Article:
Still working on your taxes? If you bought or refinanced your home last year, you most likely have several home related tax deductions. Even if you didn’t, there are tax deductions available to homeowners you should know about. Here are some commonly missed categories to review for deductions and credits in order to make sure you are paying the lowest taxes possible.
Itemize, Itemize, Itemize
If you are one of a small percent of homeowners who are just taking the standard deduction, it might be worth a trip to a tax professional to see if you are overlooking deductions that could be claimed by itemizing. Alternatively, tax preparation programs (like TurboTax, H&R Block) are set up to walk you through available tax deductions. Overlooked deductions such as a mortgage payment, points paid to obtain a lower interest rate, your property tax bill, and mortgage insurance, typically, are deductible. The interest paid on your mortgage is a substantial deduction that will continue for a number of years. Other items that can lower your tax bill are “green” home improvements, a Cancellation of Debt (COD) or a deduction for repairs due to casualty or loss.
Energy Tax Credits
If you’ve installed double-pane windows, insulation, low-flow plumbing appliances, tankless water heaters or solar panels last year, many of those improvements are eligible for state, county, and/or city tax credits. If you improved your home using alternative energy sources there are still energy tax credits in place through 2016. The Residential Energy Efficient Property Credit is equal to 30% of the cost of qualified equipment, which includes solar water heaters, solar electric equipment, and wind turbines. There is no cap on the amount of credit for most types of property and the improvements don’t have to be made to your main home (i.e., can be made to rental property.) Mention these improvements to your tax preparer or visit your state, county, and city government websites to research tax advantages for which you may already be eligible.
Short Sale or Defaulted Home Loan
If you were one of the hundreds of thousands of American homeowners who were able to close a short sale or settle a defaulted home loan in 2014, chances are good that you are eligible to take advantage of the Cancellation of Debt (COD) tax break when you file your 2014 return. Normally, defaulted mortgage debt that is forgiven through a foreclosure, short sale, deed in lieu of foreclosure, or settlement via partial payment is actually charged to a taxpayer as income. Under the 2007 Mortgage Debt Forgiveness Relief Act, the IRS has temporarily exempted COD from being taxed as income, to avoid penalizing homeowners for agreeing to a settlement and to ease the homeowner’s burden of an upside-down home mortgage. Casualty-loss deduction Last year’s unpredictable weather affected many people causing damage to their homes. If your home was affected by one of the weather related disasters and you made repairs following a fire, hurricane, tornado, or other disaster, your expenses may be deductible under the casualty/loss rules. The rules can be complicated, but generally you can deduct the cost of a repair to return your property to the state it was in before the disaster.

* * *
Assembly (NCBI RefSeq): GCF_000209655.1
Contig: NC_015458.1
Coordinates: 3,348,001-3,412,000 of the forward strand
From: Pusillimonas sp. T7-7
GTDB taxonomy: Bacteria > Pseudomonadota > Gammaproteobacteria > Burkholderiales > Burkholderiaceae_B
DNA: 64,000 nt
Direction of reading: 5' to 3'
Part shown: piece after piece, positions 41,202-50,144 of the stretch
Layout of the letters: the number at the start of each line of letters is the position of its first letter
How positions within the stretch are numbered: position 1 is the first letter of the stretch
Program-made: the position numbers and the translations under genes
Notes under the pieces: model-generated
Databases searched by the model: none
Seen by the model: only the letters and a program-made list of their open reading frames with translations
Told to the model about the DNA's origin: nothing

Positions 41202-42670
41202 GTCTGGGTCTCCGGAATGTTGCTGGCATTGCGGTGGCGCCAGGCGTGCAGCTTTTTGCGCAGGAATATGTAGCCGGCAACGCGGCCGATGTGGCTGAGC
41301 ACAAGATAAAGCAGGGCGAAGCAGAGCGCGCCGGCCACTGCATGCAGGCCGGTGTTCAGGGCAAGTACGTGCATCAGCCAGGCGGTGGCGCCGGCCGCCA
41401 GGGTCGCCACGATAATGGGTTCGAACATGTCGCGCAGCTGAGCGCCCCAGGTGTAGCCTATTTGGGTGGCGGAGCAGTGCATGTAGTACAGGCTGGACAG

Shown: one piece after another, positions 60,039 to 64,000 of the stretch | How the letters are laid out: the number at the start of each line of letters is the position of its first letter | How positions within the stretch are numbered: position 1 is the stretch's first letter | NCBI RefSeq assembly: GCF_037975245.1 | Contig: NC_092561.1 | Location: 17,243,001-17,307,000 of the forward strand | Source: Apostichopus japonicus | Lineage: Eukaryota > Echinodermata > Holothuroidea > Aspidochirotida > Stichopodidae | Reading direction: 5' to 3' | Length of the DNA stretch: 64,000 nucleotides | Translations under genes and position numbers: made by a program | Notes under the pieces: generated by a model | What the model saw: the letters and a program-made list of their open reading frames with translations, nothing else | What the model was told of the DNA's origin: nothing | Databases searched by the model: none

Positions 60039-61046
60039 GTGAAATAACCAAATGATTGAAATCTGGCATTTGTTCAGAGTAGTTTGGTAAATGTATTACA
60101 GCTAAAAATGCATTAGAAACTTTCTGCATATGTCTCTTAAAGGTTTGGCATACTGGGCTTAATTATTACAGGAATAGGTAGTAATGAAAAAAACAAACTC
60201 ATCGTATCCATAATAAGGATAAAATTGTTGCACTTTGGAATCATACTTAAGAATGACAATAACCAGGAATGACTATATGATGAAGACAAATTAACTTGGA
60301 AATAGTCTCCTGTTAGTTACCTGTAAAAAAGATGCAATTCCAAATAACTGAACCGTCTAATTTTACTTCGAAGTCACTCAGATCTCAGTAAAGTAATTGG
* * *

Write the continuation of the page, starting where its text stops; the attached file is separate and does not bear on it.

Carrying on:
The More You Know
According to the American Institute for Economics Research, only about 6 of every 10 homeowners itemize deductions on their tax return. A homeowner must itemize in order to qualify for tax breaks such as mortgage interest and property tax deductions. Taking advantage of the tax benefits of homeownership is the first step in using your home to build your personal wealth and receiving larger tax refunds. This article is provided to you by Advantage Home Plus, your employee homeownership program. Everyone’s tax deductions can be a little different. Advantage Home Plus is not a tax expert. To learn more about tax deductions that apply to your specific situation, please contact a tax preparer. If you have questions related to buying, selling or refinancing a home and would like to learn how your employee benefits can save you THOUSANDS of dollars, please contact Advantage Home Plus at 800-376-4603 or www.advantagehomeplus.com. Educate – Plan – Save The Advantage Way!